“He’s showing off,” Adam grinned. “He is amazing.” He looked again at the little bird. “I’m shocked, Pastor?” He hitched up the basketball sweats he had used as pajamas bottoms, took the birdcage and sat down on the edge of the bed. He couldn’t take his eyes off his only roommate, as small and amazing as the hummer was.
            “How could any of these things happen? Adam, I don’t know. I’m not the author of any of this. I just know there are so many little miracles that gather around us each day; we would trip over them if we saw them all. Most of us see only a few in a lifetime.”
            “And some of us miss them all,” Adam admitted. How many miracles in his life had he missed?
“You said Fritzy was here?”
            “She left a card she had made. Trust me. I didn’t look at the message. She said she had made the card last evening. She wanted you to have it right away. I guess you two have a date for the New Year’s Party. She also said to remind you that you had promised.” The pastor waited for Adam to reply.
            “Oh, and here is her card,” Pastor offered.
            Adam took the envelope and withdrew the handmade card. There were two verses with a hand drawn cover, just like a card from Woolworth’s. The cover had a watercolor painting of a ruby throated hummingbird, signed by Fritzy. Inside, the words sounded like they had been written just for him. He thought about all that had happened to him recently. He saw the path he had walked written within the ten lines of Fritzy’s poem.

God bless you with–
Truth to speak
The home you seek
Grace for living
A cause for giving.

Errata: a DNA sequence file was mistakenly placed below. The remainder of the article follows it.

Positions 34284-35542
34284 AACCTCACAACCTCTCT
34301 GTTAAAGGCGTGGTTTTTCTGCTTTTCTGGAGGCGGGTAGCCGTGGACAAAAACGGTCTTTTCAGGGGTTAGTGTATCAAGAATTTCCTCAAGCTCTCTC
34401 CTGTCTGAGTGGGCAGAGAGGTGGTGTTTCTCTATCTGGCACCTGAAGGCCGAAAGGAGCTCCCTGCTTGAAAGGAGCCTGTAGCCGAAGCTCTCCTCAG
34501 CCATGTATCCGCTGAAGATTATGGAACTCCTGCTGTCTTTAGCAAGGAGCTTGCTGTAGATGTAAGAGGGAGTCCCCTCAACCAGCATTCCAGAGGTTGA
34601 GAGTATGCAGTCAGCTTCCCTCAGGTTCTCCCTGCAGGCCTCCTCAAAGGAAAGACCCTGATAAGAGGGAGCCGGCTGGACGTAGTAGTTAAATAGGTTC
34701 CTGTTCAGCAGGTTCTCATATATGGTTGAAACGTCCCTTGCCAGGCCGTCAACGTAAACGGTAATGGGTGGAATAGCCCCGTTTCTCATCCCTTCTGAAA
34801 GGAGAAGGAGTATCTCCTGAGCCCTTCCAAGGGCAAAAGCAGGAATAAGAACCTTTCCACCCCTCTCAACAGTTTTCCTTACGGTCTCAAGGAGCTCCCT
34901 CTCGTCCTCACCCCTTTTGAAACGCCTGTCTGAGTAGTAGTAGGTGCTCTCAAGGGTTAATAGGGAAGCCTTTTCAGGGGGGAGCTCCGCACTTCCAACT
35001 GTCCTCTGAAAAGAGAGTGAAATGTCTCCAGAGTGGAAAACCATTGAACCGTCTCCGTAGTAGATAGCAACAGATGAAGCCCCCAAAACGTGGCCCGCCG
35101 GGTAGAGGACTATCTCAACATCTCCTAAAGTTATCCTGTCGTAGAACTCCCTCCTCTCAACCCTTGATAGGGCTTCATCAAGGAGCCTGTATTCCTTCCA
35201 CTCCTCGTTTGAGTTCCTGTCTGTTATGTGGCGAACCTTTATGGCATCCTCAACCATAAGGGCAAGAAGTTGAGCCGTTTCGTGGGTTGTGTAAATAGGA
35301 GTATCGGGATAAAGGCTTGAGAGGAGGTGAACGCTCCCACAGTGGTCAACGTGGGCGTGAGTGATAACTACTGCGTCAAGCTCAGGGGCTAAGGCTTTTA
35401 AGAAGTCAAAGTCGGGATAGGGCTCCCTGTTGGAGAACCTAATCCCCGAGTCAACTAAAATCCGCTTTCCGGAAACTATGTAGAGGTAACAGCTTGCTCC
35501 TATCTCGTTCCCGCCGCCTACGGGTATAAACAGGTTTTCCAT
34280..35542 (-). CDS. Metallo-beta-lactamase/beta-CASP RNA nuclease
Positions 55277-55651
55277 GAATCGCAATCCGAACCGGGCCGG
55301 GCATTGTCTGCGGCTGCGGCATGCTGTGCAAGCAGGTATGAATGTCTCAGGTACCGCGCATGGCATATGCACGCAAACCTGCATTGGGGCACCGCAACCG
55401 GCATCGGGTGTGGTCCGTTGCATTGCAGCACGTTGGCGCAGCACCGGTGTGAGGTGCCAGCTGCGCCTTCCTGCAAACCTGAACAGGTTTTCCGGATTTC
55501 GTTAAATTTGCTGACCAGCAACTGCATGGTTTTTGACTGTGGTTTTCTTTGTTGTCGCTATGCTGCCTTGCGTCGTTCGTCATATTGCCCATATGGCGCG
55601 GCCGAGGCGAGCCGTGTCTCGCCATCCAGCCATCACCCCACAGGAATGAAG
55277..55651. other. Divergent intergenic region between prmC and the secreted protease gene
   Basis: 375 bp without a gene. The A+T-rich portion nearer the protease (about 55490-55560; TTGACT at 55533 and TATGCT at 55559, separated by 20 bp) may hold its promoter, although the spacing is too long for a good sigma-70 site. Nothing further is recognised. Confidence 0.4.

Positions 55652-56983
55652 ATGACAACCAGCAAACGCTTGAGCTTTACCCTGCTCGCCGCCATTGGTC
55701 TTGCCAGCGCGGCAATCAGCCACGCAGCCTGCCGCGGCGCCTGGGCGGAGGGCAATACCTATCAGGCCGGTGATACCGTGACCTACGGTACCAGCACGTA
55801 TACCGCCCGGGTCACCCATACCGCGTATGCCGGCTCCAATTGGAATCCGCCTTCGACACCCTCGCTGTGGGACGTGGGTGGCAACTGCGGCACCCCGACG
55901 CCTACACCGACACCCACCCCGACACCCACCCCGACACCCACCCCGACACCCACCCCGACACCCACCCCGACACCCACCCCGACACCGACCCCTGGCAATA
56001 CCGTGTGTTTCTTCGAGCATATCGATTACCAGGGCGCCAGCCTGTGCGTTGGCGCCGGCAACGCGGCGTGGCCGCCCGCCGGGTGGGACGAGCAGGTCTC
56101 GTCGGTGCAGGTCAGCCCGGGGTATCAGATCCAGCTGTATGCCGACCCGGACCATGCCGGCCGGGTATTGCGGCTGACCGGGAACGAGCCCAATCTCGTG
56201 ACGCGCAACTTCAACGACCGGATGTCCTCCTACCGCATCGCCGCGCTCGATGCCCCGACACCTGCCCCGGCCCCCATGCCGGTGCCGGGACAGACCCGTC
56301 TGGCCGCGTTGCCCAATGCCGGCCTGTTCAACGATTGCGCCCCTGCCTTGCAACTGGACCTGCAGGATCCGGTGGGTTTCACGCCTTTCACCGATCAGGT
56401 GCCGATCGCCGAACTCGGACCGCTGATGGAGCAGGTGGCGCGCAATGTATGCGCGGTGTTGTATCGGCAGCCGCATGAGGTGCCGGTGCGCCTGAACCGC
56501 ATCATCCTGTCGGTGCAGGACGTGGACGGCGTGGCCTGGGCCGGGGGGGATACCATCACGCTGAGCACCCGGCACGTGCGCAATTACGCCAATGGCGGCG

For This New Year:
I wish you peace to share
Those who care
A song to sing
And hummingbirds in the spring.

            Adam brushed a tear away with the back of his hand. “I wasn’t sure I would be able to take her to the party. I don’t have any money. I lost my billfold on my way back from Mr. and Mrs. Breman’s house.”
            “Now, that is another thing. A man stopped by and asked if I knew where the Schumacher family lived. I said I had just met Adam Schumacher Saturday evening.” Pastor paused to let Adam have time to remember the miracle of that night in the church.
            “Did you tell him?” Adam’s muscles trembled again as he prepared for another flight.
            “Well, yes,” Pastor said. “Isn’t that okay, Adam? He had been driving slowly along the streets he had seen you on before. About a block and a half from here, he spotted your wallet on a small stretch of sidewalk that had been cleared of snow. He gave it to me.”
            “I have met him. I don’t know who he is. Do you know where he is now?”
            “He said he had to get home. He had taken a few days out of his Christmas vacation already, trying to find the Schumacher family. But, he had to go back home. He needed to be with his family for a few days before his children went back to school after Christmas vacation.”